When deciding as an organization to implement and use honeypots as part of a layered security defense, some key considerations can help ensure the honeypot is safe and effective.
- Placement – a honeypot’s placement is critical to its effectiveness. Honeypots must be strategically positioned within the network to offer potential attackers a target while appearing as legitimate services. Placement also needs to consider the network space in which you are allowing the attacker to gain a foothold. Additionally, decisions to deploy the honeypot on external vs. internal facing infrastructure will determine the types, frequency, and severity of detected attacks. External-facing honeypots are subject to frequent scanning, rogue exploitation by botnets, and attacks of convenience by many different threat actors. This can increase the noise in the logging signals and make it hard to separate real and targeted threats.
- Isolation – the honeypot should be isolated from the rest of the network and not contain any sensitive information. This minimizes the attacker’s risk of leveraging access to the honeypots to continue their attack throughout the network using the honeypot as an initial foothold. Honeypot configurations must ensure the attacker is trapped and actions monitored appropriately.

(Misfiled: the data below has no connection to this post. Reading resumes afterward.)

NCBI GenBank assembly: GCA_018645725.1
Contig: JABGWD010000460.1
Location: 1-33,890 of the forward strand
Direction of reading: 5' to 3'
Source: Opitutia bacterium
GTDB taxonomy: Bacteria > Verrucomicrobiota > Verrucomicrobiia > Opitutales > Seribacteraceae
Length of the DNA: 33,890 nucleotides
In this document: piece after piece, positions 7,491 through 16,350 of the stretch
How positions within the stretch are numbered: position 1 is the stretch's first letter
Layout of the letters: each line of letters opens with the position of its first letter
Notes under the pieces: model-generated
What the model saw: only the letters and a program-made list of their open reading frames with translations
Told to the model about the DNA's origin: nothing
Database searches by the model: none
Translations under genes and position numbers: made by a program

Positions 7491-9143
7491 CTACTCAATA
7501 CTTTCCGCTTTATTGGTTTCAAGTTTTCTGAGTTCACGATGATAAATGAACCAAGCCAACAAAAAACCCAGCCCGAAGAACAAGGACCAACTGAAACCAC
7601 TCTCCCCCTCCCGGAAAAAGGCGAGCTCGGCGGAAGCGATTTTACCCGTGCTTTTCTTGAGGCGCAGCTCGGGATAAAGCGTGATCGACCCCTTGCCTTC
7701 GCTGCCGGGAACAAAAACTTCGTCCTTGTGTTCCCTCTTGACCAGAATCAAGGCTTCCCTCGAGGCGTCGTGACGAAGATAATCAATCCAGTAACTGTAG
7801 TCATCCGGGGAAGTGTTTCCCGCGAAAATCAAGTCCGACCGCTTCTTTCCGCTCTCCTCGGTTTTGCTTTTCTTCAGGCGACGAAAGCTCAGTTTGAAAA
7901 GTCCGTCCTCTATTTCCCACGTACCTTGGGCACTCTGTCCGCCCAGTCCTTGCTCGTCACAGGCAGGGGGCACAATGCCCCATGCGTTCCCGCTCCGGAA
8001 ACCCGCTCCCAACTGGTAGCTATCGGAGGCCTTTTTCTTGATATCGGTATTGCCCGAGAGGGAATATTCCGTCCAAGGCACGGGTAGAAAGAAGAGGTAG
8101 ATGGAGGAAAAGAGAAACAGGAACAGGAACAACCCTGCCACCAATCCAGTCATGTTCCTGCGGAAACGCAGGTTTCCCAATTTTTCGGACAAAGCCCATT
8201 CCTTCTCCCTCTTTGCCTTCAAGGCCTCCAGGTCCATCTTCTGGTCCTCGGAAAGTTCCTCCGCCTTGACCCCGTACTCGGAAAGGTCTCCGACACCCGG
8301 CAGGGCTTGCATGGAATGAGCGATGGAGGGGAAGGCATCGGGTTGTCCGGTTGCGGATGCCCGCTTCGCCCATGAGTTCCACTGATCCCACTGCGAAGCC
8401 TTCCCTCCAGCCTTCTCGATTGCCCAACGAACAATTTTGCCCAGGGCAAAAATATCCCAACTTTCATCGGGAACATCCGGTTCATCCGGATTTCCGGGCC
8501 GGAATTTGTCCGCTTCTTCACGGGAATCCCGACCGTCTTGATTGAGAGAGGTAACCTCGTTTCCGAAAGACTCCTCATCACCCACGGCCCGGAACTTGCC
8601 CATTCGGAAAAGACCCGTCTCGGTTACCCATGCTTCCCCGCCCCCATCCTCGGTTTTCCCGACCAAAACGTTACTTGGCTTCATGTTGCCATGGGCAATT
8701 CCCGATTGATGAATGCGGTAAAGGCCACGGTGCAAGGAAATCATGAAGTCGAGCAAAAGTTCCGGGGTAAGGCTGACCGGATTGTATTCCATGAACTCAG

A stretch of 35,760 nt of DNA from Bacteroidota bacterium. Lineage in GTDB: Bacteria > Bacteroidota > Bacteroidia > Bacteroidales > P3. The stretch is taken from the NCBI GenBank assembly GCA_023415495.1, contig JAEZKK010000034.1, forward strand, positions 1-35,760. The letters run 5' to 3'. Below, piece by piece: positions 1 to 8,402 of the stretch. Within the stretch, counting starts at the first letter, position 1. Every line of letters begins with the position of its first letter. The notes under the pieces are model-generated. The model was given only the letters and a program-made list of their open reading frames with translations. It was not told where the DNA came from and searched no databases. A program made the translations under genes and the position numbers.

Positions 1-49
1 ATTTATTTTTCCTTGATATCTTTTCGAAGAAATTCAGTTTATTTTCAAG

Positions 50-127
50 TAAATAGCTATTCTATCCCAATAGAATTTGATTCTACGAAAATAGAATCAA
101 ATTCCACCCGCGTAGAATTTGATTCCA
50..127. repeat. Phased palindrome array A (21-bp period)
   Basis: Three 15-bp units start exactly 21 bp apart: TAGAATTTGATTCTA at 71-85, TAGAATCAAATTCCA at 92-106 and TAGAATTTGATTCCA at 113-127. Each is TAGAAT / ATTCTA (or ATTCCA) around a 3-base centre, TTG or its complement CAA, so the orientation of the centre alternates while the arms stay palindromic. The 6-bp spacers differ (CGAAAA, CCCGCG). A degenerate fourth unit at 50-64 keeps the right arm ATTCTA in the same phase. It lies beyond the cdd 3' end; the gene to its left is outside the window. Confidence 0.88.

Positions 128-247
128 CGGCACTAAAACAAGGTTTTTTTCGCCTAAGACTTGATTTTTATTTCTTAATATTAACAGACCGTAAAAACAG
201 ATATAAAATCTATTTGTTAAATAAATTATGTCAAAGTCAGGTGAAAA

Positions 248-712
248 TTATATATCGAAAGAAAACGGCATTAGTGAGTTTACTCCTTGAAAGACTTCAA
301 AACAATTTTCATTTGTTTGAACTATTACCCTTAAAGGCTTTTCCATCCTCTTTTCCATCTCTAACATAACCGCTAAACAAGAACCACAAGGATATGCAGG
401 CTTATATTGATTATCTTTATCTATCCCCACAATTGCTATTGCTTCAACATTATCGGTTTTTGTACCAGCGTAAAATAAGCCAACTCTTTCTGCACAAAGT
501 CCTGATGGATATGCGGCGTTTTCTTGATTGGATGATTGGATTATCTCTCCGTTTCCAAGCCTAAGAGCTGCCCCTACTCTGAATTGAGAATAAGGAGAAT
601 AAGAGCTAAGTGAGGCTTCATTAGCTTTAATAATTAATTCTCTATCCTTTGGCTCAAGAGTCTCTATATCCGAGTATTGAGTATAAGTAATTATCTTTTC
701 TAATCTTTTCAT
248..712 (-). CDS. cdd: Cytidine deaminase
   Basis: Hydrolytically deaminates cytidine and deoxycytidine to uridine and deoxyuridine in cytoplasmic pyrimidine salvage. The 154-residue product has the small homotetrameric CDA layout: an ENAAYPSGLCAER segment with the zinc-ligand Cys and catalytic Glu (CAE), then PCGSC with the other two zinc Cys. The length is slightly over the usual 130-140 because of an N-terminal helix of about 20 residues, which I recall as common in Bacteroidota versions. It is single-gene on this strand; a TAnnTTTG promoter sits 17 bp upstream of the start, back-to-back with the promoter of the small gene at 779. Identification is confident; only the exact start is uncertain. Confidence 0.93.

- Monitoring – the honeypot should be monitored closely to gather information about the attacker’s TTPs which can be fed into the network and security defenses. It’s not enough to just deploy a honeypot – the honeypot’s logs must be analyzed and used to create detections for malicious activity to warn the organization of potential attacks.
- Management & Maintenance– the honeypot should be managed by experienced security personnel who can effectively configure, monitor, and maintain it to ensure its effectiveness in detecting and responding to attacks. Additionally, the honeypot should be regularly updated to ensure that it continues to mimic real-world systems and applications and remain attractive to attackers.
- Integration with other Security Measures – the honeypot should be integrated with other security measures such as firewalls, intrusion detection systems, incident response plans, SIEMs, MDRs, and detection alert management, investigation, and response systems. This ensures that the honeypot contributes to the network’s security and helps increase its value by generating detections and alerts to activity. Some honeypots can be used to build detections dynamically based on attacker compromise.
- Legal Considerations – the legal implications of using a honeypot must be considered, as some countries have strict laws regarding the monitoring and interception of communications. Organizations should comply with relevant laws and regulations when using a honeypot. There is also the potential to attract and trap innocent users, which should be carefully considered before deploying a honeypot.